Leading the way for Vision Zero
Published: Jul 09, 2018
Author: Andrew Herson
As more people are moving to cities, traffic-related fatalities have risen. The National Safety Council estimates 40,100 traffic deaths occurred in the U.S. in 2017, with Rhode Island posting an 87% increase in traffic deaths from 2015-2017 and Kansas increasing 29% in that same timeframe.
In response, more than 30 cities have joined Vision Zero, a commitment to eliminate traffic fatalities and increase traffic safety for everyone, including cyclists, pedestrians and vehicles. This appears to pay off for New Yorkers, a state committed to the Vision Zero effort, as traffic fatalities dropped 15% from 2015 to 2017, with much of the credit going to New York City’s efforts to drop speed limits and add bike lanes.
First implemented in Europe in the 1990s, Vision Zero focuses on education, enforcement, engineering, encouragement, equity and evaluation, all while promoting the underlying philosophy that true safety comes from designs that protect all people.
Vision Zero unites stakeholders including government officials, technology companies, engineers and designers to solve traffic challenges and create solutions that span disciplines and technologies including things like smart traffic lights, parking solutions and smarter, safer intersections — all of which serve to support Vision Zero goals.
Making the most of technology
Cities can meet Vision Zero targets by implementing smart technology that’s easy to use and deploy. They do this by leveraging smart data to create new opportunities and effect change within their cities, enabling easier and often less expensive decisions for city officials. This new technology can pinpoint critical data points, like where pedestrian fatalities occur, and design changes to help promote safety.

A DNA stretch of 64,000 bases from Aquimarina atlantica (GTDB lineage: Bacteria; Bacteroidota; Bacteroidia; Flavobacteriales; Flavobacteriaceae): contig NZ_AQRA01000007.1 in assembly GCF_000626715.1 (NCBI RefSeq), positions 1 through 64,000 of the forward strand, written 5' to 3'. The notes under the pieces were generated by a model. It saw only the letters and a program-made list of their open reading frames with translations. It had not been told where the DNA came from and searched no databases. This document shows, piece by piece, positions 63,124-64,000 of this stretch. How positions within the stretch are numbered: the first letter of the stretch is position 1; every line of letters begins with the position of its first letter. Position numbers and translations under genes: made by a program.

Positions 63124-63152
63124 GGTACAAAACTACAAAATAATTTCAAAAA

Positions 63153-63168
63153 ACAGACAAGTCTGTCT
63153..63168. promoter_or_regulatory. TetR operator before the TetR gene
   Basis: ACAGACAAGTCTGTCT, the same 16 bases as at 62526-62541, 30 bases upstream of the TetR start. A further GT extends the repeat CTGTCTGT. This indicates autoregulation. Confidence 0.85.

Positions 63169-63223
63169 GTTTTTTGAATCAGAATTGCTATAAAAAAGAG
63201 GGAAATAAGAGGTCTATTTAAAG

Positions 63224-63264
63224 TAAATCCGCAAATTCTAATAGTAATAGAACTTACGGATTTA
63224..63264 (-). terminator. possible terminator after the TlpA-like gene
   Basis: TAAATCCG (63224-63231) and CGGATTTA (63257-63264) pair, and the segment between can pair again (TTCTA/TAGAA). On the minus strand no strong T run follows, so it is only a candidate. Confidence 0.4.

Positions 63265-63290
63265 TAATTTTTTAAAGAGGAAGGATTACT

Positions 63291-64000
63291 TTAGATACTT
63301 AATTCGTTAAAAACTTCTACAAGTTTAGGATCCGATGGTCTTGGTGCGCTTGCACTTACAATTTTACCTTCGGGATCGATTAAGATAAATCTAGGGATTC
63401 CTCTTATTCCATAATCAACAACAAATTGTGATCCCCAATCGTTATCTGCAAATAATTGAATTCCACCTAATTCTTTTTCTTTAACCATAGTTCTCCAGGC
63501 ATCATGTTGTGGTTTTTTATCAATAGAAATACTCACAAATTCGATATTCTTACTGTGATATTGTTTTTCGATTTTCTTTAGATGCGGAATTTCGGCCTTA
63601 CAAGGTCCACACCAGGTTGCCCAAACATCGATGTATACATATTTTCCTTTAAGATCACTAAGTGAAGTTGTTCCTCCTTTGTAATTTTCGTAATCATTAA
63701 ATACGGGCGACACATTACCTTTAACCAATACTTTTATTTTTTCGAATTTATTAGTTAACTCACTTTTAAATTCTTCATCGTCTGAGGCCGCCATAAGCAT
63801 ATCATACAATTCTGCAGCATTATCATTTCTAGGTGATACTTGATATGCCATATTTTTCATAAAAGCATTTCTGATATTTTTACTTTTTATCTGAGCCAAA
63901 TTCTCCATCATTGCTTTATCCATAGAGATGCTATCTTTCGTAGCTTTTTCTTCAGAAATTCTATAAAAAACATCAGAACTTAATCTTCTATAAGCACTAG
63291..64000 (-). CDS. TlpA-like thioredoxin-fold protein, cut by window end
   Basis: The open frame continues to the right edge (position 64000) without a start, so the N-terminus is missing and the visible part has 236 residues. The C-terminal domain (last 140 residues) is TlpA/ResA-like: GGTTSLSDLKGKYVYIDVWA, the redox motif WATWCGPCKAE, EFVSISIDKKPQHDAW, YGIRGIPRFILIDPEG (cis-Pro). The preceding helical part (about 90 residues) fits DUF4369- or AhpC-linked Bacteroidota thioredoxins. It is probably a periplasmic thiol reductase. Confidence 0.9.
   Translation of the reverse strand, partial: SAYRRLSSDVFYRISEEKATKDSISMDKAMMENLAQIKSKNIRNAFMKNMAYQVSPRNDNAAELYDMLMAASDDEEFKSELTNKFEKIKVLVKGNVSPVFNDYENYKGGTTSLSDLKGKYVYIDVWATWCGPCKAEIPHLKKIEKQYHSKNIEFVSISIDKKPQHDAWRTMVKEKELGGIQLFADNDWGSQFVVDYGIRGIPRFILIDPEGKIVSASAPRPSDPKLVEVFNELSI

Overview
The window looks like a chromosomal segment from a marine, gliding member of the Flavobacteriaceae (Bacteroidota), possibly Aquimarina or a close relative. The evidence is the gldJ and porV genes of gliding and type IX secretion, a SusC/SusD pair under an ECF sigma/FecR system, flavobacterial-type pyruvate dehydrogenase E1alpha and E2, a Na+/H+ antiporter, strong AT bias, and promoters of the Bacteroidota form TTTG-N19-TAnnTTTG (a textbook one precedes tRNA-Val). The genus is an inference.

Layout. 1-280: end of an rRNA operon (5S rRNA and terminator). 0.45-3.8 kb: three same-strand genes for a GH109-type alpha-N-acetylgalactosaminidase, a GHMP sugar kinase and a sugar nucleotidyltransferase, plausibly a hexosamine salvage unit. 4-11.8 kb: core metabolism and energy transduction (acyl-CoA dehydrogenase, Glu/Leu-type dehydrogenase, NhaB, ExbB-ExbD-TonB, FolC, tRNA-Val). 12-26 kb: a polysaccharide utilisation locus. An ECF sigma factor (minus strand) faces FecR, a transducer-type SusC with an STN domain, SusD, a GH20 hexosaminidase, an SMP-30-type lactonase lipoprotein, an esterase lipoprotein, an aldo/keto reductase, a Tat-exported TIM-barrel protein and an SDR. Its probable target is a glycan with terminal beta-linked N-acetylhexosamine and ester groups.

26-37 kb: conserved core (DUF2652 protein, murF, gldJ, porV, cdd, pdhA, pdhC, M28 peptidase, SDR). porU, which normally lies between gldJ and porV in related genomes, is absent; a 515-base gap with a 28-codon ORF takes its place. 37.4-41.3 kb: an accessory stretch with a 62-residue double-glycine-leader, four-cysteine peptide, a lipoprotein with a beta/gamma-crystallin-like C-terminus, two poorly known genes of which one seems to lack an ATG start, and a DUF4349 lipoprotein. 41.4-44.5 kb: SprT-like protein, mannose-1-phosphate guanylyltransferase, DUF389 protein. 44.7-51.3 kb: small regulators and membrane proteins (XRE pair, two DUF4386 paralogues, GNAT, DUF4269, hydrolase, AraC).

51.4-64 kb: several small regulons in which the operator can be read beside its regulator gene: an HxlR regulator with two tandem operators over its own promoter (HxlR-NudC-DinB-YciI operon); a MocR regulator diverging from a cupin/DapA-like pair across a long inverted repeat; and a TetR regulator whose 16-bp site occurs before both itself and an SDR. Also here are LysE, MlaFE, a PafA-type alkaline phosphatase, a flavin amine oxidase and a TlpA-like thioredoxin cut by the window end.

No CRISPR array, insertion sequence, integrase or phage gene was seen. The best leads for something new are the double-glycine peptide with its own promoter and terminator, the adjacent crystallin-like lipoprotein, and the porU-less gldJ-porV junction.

Take San Francisco, for example. Shortly after the city signed a Vision Zero plan in 2014 to eliminate deaths by 2024 they identified the 12% of streets where more than 70% of pedestrian, cyclist or motorcyclist deaths occurred. The city now concentrates its Vision Zero efforts around those specific locations, using data from predictive analytics and understanding how an incident in one intersection impacts intersections down the street.
Washington, D.C., also targets 2024 in its Vision Zero plan, which includes changes to education, enforcement, data collection, engineering and infrastructure. The city found that 24% of its streets lack sidewalks, a statistic that factors into the city’s pedestrian death rate of two per 100,000 compared with Seattle’s rate of 0.32 deaths per 100,000 people in 2012.
Sometimes, the solution comes down to things like street signs, traffic calming patterns and law enforcement to change driver behavior. Lower speed limits not only reduce injuries and fatalities for those in vehicles but also protect pedestrians. If struck by a vehicle going 20 miles per hour, nine out of 10 pedestrians will survive. That’s compared with only one out of 10 surviving after being struck by a vehicle going double that speed.
These statistics underscore the importance of implementing a wide-ranging strategy that includes parking, traffic and public safety in a holistic approach to accomplishing Vision Zero goals based on each individual city’s needs. Cities should look for solutions that are flexible, easy to upgrade and cloud integrated.
Some of the solutions currently being used across the country include Verizon’s Intersection Safety Analytics, which brings smart cameras to street lights, traffic signals and other locations. The devices count vehicles, parked cars, pedestrians and cyclists, transfer metadata to a cloud-based platform and relay that data to city designers via an integrated application. Based on these critical insights, city designers then make changes to intersections and traffic flows to help create a safer community.
Andrew Herson is the Head of Computer Vision Products for Verizon’s Smart Communities Business.